NotCo raises over US$ 70 million and attracts founding father of Mercado Livre
Over the past three months, NotCo’s founders have met with the company’s board. On the agenda was the discussion of whether there would be a need to extend the Series D round of US$ 235 million carried out in July last year and which transformed the Chilean foodtech into a unicorn valued at US$ 1.5 billion.
“We were having access to more capital and there was a question whether or not we should accept it,” says Matías Muchnick, co-founder and CEO of NotCo, when NeoFeed🇧🇷 On the one hand, new funding would mean diluting more equity. On the other hand, there was the awareness that this was a rare opportunity at a delicate moment in the venture capital market.
The answer was officially given this Monday, December 12, when NotCo announced to the market the raising of another US$ 70 million. The contribution is led by Princeville Capital, which makes its first capital injection in the foodtech. Who also debuts in captable is the Argentinean Marcos Galperin, founder and CEO of Mercado Livre.
The extension of the round was accompanied by other investors who were already part of the business such as Tiger Global itself, which led the contribution of Série D, L Catterton, Kaszek, Future Positive, The Craftory and DFJ Growth, in addition to Bezos Expeditions, by Jeff Bezos.
“We decided not to waste this opportunity to put more money in the bank and stay out of the market for the next five years,” says Muchnick, who cites the geopolitical landscape and macroeconomic issues as obstacles that make 2023 “scary”. “The market is worried about what will happen.”
This new injection maintains the previously agreed terms, which means that there was no down round – which is when the market value of a company decreases from the sale of equity at a price lower than that realized in the previous round. “If it were not so, the round wouldn’t have happened,” says Muchnick.
According to the entrepreneur, Princeville, which with NotCo is making its first investment in a company in Latin America, had already shown interest in entering the operation in previous rounds. This was just not done because there was no agreement regarding the size of the check or the round carried out.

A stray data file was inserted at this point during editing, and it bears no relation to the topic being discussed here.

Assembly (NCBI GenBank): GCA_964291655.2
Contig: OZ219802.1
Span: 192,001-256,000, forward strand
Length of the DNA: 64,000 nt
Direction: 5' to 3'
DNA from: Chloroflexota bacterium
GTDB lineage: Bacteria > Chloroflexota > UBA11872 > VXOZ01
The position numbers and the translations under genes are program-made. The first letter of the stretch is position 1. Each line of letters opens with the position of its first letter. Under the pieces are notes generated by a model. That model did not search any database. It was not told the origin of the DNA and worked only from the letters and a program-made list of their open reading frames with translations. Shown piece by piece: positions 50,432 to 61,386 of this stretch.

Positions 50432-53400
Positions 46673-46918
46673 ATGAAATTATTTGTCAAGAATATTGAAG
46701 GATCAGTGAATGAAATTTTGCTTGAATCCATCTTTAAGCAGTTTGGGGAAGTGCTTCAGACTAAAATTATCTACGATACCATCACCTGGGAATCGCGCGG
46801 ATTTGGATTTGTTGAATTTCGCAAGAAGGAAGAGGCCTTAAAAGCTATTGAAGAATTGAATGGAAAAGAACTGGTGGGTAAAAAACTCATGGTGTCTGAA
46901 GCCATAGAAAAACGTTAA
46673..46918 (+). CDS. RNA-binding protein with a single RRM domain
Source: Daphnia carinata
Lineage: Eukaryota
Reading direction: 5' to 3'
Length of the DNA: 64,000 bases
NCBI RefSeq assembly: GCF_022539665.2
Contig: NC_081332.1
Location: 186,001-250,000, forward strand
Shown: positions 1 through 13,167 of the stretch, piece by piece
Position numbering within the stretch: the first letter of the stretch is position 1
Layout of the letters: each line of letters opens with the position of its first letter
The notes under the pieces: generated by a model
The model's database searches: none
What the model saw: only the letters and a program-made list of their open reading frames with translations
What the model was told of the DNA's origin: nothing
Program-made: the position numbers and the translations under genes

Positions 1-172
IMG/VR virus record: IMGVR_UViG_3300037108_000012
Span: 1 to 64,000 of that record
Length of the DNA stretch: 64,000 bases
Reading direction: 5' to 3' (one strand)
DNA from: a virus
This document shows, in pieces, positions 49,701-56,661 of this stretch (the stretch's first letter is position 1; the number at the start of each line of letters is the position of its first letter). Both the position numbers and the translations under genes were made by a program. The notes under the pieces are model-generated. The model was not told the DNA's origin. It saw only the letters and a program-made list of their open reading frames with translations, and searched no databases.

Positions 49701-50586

The money will be used to guarantee greater financial security for the company. “We’re going to put more money in the bank and stay out of business for the next five years,” says Muchnick. Thus, the tendency is for the next funding to occur with an eventual IPO.
In order not to appeal to investors anymore, NotCo plans to become a profitable company in two years. “We changed the way we think about growth,” says Muchnick. “We will sacrifice growth for increased margins.” The original plan was to breakeven only five years from now.
What can help to do this is the growth of the B2B front, which will receive greater attention from this contribution and may represent up to half of the business in the next five years. The startup’s foods are already part of the menu of chains such as Burger King, Shake Shack, Starbucks and Dunkin Donuts.
In addition, in February this year, NotCo entered into a joint venture with Kraft Heinz, controlled by 3G Capital and Warren Buffet. Headquartered in Chicago and with a development center in San Francisco, the initiative aims to create plant-based versions of Kraft-Heinz foods.
NotCo’s current product line features vegetable protein substitutes for dairy products such as milk, cream, ice cream and protein chocolate milk, in addition to a line of mayonnaise options that do not use eggs in their formula and vegan versions to replace beef. and chicken.
Present in 12 countries, the majority in Latin America in addition to the United States and Australia, NotCo does not plan to enter new markets in the coming years, following the current policy of not betting on aggressive growth to preserve cash. This does not mean, however, that the company will stop expanding.
Brazil is an example. Around here, the startup has already invested BRL 150 million and this year it expanded its operation to states such as Rio de Janeiro, Paraná, Rio Grande do Sul, Minas Gerais, in addition to the Federal District. For 2023, the focus is to take the products to the Northeast region, which is still underserved by NotCo. In all, there are 2,000 points of sale in the country.
What should also be done next year is the opening of a new office in São Paulo. The structure will be larger and will house an experimental kitchen for testing new products.
Competition in plant-based has become fiercer in recent years in Brazil. NotCo had to compete against giants like JBS, BRF and Marfrig, in addition to Fazenda Futuro, valued at more than R$ 2.2 billion.
Other smaller startups also began to bother. One of them is The New, controlled by Lever VC, the investor in the giants Beyond Meat and Impossible Foods.
Also in the running is Typcal, formerly of 100 Foods, which recently received a seed investment led by Futurum Capital. The check also included the participation of the Olympic medalist and former coach of the Brazilian men’s volleyball team Bernardinho, who also invests in NoMoo, a vegan dairy product.